It was yet another average wintry day on the Upper East Side navigating the onyx, iced streets.
“I feel like I’m living in East Germany or Moscow,” a Wall Street friend said, taking a spoonful of anemic chicken noodle soup and saltine crackers at a local diner ($5.90) because it was too frigid to venture East of Lexington.
“This weather really has me down,” he shivered, wrapped in a khaki wool coat and a Russian-style military hat. “And then you realize you’re out of favor and that everyone hates you,” he complained.
“How can you say that?” I asked in disbelief. “Who hates you?”
“Them,” he shivered, eating the lonely saltine left in the cellophane wrapper, crumbs pouring onto his rough, woolen trousers. “We used to run this town. Now I feel like they want to run us all out.”
“Don’t you think you’re being a tad paranoid?” I said.
“You’re in the ad business. Remember that commercial ‘Don’t Hate Me Because I’m Beautiful’?”
“Yes,” I shrugged.
“Well, the 2014 version is ‘Don’t hate me because I’m 10021.’”
It is not entirely untrue that living near the former mayor had its advantages: sidewalk heaters for the attending police, oversize chocolate bar giveaways for children during Halloween, swift snow and garbage removal, streets salted like cured gravlax.
In the new order of things, the point has been driven home that those who live on the Upper East Side are no more important—perhaps even less than our friends in the outer boroughs.
While people still love New York, there is a growing sentiment that some people aren’t liking it very much anymore. While New Yorkers from all sectors embrace cultural and financial diversity, all this labeling of the have-mores and the have-nots has started to stir uneasy divisions.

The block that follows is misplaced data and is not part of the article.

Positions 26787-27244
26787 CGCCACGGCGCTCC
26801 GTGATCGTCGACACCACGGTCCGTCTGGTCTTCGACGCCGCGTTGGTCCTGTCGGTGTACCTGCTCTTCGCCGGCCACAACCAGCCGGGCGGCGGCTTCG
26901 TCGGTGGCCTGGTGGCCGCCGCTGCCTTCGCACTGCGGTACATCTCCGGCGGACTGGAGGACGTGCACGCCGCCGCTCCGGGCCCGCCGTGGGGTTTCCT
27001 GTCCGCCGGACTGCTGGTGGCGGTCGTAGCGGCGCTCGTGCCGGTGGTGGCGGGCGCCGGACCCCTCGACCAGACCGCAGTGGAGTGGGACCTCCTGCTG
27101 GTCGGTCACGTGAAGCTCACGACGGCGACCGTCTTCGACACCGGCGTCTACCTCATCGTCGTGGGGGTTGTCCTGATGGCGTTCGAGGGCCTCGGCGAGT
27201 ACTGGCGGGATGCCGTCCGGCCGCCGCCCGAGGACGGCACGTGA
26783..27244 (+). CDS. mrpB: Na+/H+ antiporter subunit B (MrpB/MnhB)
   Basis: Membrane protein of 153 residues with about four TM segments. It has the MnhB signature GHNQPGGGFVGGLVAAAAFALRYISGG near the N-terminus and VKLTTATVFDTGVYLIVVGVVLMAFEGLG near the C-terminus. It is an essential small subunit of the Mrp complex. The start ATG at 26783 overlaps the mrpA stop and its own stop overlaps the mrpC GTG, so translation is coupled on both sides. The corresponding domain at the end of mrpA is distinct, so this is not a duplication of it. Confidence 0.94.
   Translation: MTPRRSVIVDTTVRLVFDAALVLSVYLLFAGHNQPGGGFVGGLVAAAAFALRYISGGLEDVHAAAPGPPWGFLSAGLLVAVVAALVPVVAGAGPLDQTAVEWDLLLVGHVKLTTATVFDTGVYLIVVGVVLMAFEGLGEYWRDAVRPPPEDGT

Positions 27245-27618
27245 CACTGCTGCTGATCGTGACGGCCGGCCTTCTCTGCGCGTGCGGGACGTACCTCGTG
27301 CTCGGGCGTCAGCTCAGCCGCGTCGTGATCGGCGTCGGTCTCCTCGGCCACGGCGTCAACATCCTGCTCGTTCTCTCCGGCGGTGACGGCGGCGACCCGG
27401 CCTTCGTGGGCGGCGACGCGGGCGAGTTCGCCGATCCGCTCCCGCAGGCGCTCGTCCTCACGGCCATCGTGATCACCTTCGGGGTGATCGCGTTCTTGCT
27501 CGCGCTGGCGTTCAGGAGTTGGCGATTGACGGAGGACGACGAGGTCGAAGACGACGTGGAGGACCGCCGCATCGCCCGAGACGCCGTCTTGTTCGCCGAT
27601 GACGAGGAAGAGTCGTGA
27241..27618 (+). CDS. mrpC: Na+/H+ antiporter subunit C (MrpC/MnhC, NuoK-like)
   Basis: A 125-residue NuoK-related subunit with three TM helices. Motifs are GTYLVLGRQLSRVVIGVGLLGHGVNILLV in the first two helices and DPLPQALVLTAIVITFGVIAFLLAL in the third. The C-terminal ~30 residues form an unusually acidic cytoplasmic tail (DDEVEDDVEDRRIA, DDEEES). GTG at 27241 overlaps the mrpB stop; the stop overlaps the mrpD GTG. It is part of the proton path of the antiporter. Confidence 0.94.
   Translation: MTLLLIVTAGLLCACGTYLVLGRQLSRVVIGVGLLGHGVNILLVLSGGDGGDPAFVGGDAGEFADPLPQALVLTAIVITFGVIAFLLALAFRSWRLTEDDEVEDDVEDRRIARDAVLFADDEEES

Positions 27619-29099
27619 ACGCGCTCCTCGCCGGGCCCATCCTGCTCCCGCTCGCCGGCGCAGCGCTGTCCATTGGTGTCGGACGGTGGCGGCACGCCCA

“As soon as my last daughter is out of the house, I am sooo out of here,” the silver fox whispered, as if hatching a prison break. We were having espresso after a workout at his Fifth Avenue penthouse, which is central to our workout group, dubbed the Fifth Avenue Seals.
“But where will you go?” I wailed, bereft over the thought of losing a dear friend to warmer climes, along with his penthouse gym with 360-degree views. It was almost too much to bear.
“Malibu. Everyone I talk to wants to move, buy a house, hike in the mountains in February,” he said.
“Is it that bad?” I asked. “Isn’t New York the greatest city in the world?”
“It is, was. But people I know are looking for an exit strategy,” he said taking a shot of ginger fireball with an e-boost chaser from Juice Press. “Malibu sounds beautiful this time of year, as does Miami.”
“What about all those wealthy foreigners buying $80 million apartments on 57th Street?” I asked.
“Don’t you understand? They don’t live here. It will be like Kensington in London, where you pass by one of the prime residential buildings and no one is home. It’s going to become a high-priced insurance policy for unstable regimes.”
“Isn’t that cool though?”
“You’re just an optimist and a dyed-in-the-wool New Yorker. It’s not a Woody Allen movie anymore. It’s Moscow on the Hudson.”